Beetroot juice supplements may help certain heart failure patients


Beetroot juice supplements may help certain heart failure patients by enhancing their exercise capacity, according to a study. Exercise capacity is a key factor linked to these patients’ quality of life and even survival. The study examined the impact of dietary nitrate in the form of beetroot juice supplements on the exercise capacity of eight heart failure patients with reduced ejection fraction, a condition in which the heart muscle doesn’t contract effectively and can’t get enough oxygen-rich blood to the body. Tens of millions of people suffer from heart failure. In about half of all such people, the ejection fraction of the heart is reduced. Because of their condition, these patients exhibit labored breathing, have diminished peak oxygen uptake and use more energy while exercising than would otherwise be the case.

Researchers found that the beetroot supplement resulted in significant increases in exercise duration, peak power and peak oxygen uptake while exercising. Those improvements were not accompanied by any changes in the breathing responses of the patients, and there was no change in their exercise efficiency, a measure of how much external work a person gets for a certain input of energy.

“Abnormalities in aerobic exercise responses play a major role in the disability, loss of independence and reduced quality of life that accompany heart failure,” said Andrew Coggan, an associate professor in the Department of Kinesiology in the School of Physical Education and Tourism Management at IUPUI and one of the researchers who conducted the study.

“Perhaps more importantly, elevations in ventilatory demand and decreases in peak oxygen uptake are highly predictive of mortality in patients with heart failure.”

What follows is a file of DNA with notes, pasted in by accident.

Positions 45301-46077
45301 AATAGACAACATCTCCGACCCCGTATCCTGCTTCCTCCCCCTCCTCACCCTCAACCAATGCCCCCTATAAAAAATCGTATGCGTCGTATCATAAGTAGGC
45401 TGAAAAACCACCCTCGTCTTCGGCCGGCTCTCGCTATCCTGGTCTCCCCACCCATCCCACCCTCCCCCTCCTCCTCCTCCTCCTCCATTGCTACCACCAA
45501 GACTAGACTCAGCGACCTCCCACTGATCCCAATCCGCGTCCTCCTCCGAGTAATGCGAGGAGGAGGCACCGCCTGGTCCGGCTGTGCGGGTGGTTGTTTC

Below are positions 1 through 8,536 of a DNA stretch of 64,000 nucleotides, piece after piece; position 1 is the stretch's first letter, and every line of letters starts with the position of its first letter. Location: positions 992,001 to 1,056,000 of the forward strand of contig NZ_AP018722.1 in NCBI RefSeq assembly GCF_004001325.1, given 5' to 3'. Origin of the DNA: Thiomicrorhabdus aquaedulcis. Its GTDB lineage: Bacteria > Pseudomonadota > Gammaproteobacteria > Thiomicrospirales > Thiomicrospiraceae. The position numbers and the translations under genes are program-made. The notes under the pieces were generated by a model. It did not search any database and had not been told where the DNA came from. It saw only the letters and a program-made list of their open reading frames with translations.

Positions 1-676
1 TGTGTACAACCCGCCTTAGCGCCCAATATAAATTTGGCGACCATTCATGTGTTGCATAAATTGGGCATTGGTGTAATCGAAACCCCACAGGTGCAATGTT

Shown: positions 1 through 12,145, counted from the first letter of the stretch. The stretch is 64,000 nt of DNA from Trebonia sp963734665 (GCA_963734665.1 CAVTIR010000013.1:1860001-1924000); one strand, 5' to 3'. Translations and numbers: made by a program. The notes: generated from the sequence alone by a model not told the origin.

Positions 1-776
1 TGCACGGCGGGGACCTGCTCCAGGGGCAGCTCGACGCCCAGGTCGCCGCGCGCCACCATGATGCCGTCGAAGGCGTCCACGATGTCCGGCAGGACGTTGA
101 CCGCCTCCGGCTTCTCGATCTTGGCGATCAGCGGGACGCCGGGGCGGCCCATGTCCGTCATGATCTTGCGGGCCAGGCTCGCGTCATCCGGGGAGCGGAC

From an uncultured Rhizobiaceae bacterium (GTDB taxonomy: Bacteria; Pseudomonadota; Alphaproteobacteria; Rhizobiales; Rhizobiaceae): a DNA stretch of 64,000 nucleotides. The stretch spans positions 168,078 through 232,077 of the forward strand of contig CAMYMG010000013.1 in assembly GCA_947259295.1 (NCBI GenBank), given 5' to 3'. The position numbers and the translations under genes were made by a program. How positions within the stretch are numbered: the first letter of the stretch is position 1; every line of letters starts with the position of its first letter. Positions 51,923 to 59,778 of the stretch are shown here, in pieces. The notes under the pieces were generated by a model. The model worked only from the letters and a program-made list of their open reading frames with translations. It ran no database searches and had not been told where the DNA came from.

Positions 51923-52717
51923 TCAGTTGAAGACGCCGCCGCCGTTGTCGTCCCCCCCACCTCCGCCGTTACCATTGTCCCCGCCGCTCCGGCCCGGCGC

A second important aspect of the study is there were no untoward side effects from the dietary nitrate, Coggan said: “In this case, lack of any significant changes is good news.”

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Add antioxidants to your protein shake to recover faster


Tearing up a new workout routine guarantees you’ll be sore tomorrow. But add a few antioxidants to your post-workout drink and you may be back in the gym faster, according to a new study in the Journal of the International Society of Sports Nutrition.

When Skidmore College researchers gave 60 guys different recovery drinks after strength-training sessions, those who downed a mix of whey protein plus an antioxidant-rich blend reported less muscle soreness and more muscle function 24 hours later compared to guys who drank just a protein shake or a sugar-water carb drink.

How does the supercharged shake help reduce aches? When you lift weights, the micro-damage you’ve incurred on your muscles sets off a chain reaction including a cascade of inflammation, which helps clear out the biological debris and repair the tissue. Certain antioxidants in berries (called anthocyanins) blunt this inflammatory cascade, and because pain is a result of the inflammation, you’re blessed with less muscle soreness and therefore better muscle function, allowing you to get back into the gym faster, explains lead study author Paul Arciero, Ph.D., director of Skidmore College’s Human Nutrition and Metabolism Laboratory.

In the study, Arciero’s team had the guys focus on eccentric workouts to make their muscles as sore as possible. Even if you don’t do eccentric workouts, Arciero says, the antioxidant aid will probably help reduce the aches that come after any high-intensity, exhausting workout—as long as the workout is difficult enough to cause muscle damage.